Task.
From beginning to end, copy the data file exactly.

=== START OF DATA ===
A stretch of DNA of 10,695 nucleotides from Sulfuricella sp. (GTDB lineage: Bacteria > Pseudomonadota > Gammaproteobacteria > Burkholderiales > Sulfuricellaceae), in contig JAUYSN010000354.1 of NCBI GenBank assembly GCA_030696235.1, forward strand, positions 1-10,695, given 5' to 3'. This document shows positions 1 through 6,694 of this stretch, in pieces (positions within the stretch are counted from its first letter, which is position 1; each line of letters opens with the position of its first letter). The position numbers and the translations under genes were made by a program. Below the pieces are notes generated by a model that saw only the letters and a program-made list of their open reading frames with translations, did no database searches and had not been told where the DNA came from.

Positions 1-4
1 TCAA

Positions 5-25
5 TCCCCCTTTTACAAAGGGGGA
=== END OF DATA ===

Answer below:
A stretch of DNA of 10,695 nucleotides from Sulfuricella sp. (GTDB lineage: Bacteria > Pseudomonadota > Gammaproteobacteria > Burkholderiales > Sulfuricellaceae), in contig JAUYSN010000354.1 of NCBI GenBank assembly GCA_030696235.1, forward strand, positions 1-10,695, given 5' to 3'. This document shows positions 1 through 6,694 of this stretch, in pieces (positions within the stretch are counted from its first letter, which is position 1; each line of letters opens with the position of its first letter). The position numbers and the translations under genes were made by a program. Below the pieces are notes generated by a model that saw only the letters and a program-made list of their open reading frames with translations, did no database searches and had not been told where the DNA came from.

Positions 1-4
1 TCAA

Positions 5-25
5 TCCCCCTTTTACAAAGGGGGA